Winter storms and a two-month deep freeze have gotten the blame for weak sales of jeans at the Gap (GPS), burgers at McDonald's (MCD), sedans at General Motors (GM) and shampoo at Walgreen’s (WAG). But companies and economists may be a bit too eager to blame every recent downdraft in the economy on bad weather.
Nobody disputes it’s been a brutal winter in some parts of the country, with a record number of canceled airline flights, a polar vortex that sent heating bills soaring and paralyzing snowstorms as far south as Alabama. Along with the lousy weather has come a string of disappointing economic reports. Job creation during the past three months has averaged a mere 129,000 per month, compared with 204,000 per month for the 11 months prior to that. At least 194 big companies cited weather in their latest earnings reports, according to FactSet. When the Federal Reserve released its latest overview of the economy, it mentioned weather 119 times — a record, as far as anyone can tell.
But some economists find the weather-based explanations for underperformance unconvincing. “There’s no way this is all weather,” says Jeffrey Rosen, chief economist at research firm Briefing.com. “We’ve had other bouts of bad weather over the last 15 years, so you can’t say this is a generational event. And we’ve seen weakness in areas you wouldn’t expect weather to weaken.”
That kind of skepticism is fueled by several details in recent economic reports that contradict the ruinous-winter narrative. Examples:
Construction jobs. The construction industry added 65,000 jobs in January and February, when the economy was supposedly in a deep freeze. If any industry is sensitive to lousy weather, it ought to be this one. Yet builders were apparently breaking ground — er, ice — despite the strong incentive to stay inside.
Home sales. Nationwide, sales of existing homes fell 5.1% in January, but the biggest drop was in the West, where cold weather hasn’t been an unusual problem this year. The smallest drop, meanwhile, was in the snowbound Northeast. Housing starts tell a similar story: Starts of single-family homes in January fell 15.9% overall — but rose in the Northeast.
Auto sales. In January and February, they averaged a modest 15.3 million vehicles per month, at an annualized rate, which many analysts characterized as a storm-related slowdown. Yet that’s about the same rate of sales that’s been in place since last fall, except for November, when sales spiked in response to large discounts by automakers. And the 2014 pace so far just about matches the total sales figure for 2013. So auto sales might be lower than optimistic forecasts have called for, but are still close to what can be considered a “normal” rate.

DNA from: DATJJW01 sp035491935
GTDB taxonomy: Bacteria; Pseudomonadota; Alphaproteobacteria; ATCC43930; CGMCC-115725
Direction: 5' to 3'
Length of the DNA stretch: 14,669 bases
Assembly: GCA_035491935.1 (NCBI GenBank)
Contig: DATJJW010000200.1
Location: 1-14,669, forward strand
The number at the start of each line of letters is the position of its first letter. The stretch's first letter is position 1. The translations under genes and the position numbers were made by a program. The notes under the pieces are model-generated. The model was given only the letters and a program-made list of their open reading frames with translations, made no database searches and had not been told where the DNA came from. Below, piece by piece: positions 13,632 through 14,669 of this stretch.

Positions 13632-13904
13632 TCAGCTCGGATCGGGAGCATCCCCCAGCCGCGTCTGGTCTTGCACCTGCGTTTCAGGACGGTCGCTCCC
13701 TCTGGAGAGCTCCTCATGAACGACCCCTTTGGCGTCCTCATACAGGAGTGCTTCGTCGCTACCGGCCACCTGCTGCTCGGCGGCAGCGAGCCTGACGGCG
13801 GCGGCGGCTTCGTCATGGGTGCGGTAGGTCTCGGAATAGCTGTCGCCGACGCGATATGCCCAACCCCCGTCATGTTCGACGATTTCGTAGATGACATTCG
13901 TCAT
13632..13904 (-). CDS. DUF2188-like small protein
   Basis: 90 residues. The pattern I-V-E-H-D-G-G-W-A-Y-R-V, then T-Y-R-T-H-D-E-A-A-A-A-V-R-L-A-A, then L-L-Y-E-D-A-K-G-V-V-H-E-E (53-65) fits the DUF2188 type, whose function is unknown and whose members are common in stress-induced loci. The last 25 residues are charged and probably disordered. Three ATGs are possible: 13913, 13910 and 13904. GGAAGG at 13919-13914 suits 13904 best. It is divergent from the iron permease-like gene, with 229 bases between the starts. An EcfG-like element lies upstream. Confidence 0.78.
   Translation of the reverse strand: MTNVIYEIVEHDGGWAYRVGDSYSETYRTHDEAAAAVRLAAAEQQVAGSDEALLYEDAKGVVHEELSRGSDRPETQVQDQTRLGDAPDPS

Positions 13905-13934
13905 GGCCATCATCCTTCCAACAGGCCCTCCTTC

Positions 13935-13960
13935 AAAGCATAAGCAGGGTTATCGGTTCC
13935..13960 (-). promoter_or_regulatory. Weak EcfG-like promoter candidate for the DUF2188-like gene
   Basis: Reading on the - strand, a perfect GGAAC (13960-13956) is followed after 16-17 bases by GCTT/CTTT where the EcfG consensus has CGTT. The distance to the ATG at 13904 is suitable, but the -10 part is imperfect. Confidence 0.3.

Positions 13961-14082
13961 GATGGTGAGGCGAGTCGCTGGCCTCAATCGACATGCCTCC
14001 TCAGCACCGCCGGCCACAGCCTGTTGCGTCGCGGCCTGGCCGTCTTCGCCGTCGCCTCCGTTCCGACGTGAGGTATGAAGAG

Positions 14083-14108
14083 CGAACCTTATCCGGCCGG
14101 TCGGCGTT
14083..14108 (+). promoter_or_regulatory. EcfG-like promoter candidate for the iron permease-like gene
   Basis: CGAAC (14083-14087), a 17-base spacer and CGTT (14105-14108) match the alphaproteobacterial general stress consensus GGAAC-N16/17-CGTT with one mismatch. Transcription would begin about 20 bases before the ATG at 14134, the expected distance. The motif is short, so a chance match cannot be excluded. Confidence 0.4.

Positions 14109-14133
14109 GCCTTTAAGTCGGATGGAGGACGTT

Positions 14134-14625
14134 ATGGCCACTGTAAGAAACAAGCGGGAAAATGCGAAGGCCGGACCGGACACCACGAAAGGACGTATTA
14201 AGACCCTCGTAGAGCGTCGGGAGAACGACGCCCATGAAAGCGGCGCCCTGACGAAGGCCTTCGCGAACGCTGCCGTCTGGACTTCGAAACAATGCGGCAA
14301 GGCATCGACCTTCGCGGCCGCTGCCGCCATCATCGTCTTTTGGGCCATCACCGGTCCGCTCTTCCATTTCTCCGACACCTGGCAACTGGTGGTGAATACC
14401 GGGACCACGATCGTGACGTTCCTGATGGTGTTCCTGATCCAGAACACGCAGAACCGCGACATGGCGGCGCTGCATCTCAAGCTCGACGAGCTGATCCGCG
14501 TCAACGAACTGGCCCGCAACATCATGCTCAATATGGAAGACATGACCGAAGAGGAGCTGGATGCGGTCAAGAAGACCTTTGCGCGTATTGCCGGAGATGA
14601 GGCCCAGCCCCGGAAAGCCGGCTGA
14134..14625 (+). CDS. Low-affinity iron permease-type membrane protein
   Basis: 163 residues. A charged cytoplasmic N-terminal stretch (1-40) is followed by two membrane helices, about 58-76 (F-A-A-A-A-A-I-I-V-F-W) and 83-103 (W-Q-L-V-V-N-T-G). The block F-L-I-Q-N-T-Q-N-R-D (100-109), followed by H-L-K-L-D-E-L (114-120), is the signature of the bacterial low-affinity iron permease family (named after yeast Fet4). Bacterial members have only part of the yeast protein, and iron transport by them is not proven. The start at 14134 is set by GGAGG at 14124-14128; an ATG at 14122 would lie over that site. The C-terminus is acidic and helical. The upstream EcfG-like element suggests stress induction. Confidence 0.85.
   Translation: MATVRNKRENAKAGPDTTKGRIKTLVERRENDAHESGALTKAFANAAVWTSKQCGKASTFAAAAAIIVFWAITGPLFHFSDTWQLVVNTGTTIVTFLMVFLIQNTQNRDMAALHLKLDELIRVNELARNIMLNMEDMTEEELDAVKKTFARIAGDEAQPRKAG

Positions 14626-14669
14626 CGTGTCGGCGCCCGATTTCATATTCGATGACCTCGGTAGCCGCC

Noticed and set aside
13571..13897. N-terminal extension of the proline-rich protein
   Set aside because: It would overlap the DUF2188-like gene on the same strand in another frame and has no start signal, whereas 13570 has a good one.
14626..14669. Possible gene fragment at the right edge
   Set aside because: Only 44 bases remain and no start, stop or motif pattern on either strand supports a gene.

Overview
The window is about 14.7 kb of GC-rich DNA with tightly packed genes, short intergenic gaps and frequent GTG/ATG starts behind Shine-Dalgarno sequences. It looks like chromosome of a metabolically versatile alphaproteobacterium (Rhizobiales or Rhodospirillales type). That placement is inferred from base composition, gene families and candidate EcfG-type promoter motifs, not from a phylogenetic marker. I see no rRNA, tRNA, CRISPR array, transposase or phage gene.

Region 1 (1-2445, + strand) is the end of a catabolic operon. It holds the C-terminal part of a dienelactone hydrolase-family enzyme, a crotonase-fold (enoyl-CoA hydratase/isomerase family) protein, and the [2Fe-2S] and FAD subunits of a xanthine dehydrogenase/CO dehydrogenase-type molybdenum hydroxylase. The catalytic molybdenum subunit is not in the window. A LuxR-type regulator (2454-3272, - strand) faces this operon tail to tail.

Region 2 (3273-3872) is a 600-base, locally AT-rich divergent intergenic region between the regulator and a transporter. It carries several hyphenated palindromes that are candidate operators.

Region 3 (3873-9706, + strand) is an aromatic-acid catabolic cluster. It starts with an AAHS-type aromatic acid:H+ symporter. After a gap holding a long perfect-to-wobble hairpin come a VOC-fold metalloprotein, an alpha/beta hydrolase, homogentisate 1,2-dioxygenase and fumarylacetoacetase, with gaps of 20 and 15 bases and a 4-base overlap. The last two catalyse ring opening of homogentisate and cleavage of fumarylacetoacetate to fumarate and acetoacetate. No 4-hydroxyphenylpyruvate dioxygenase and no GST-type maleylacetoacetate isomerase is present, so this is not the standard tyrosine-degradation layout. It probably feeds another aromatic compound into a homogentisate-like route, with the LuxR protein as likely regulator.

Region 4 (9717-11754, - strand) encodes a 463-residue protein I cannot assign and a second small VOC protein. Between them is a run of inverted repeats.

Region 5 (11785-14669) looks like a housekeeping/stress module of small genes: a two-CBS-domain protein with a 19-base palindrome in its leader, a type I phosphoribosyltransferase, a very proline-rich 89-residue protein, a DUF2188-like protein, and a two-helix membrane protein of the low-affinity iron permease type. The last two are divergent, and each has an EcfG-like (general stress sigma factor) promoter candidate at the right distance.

Many economists expect 2014 to be a breakout year for the economy. Budget battles in Washington seem to have been settled, Europe is bouncing back from a double-dip recession, and many consumers and businesses have shed debt and fortified their finances. So there may be a tendency to explain away an unexpected slowdown rather than changing the broader outlook.
What explains the slowdown?
Meanwhile, if weather doesn’t explain a slowing economy, what does? It might be nothing more than a pattern of fluctuating growth, plus a few other factors that are hardly secret. In 2009, 2010 and 2011, there was relatively strong growth toward the end of the year, which generated predictions of an accelerating economy during the next 12 months. Yet each time, growth sagged for a quarter or two before recovering. We many simply be stuck in the same jagged pattern of growth. It’s also possible that spending was abnormally high in 2013. Consumers may have hurried to purchase homes, cars and other things financed by borrowing as record-low interest rates began to rise, which could leave a divot in such spending in 2014.
The Federal Reserve has also begun to tighten its monetary policy, by curtailing the "quantitative easing" that’s been in effect more or less since 2009. Those prior growth slowdowns occurred while the Fed was still easing to support a weak economy. For now, the Fed seems to think the economy can survive with tighter policy. But it could turn out that other factors, such as rising interest rates, stagnant incomes, or a labor-force “skills gap,” might be even more powerful than winter storms. As Fed chair Janet Yellen has said, the Fed can change its policies if new data give it a reason to.
We should find out soon if an economic thaw is coming, or the economic chill is likely to persist despite warmer springtime weather. If the winter blahs were the problem all along, then spending, sales and hiring should pick up sharply in coming months. If they don’t, however, it will be time to look for another diagnosis. By summer, maybe we’ll have a brutal heat wave or a parade of thunderstorms to blame for a weak economy.
Rick Newman’s latest book is Rebounders: How Winners Pivot From Setback To Success. Follow him on Twitter: @rickjnewman.
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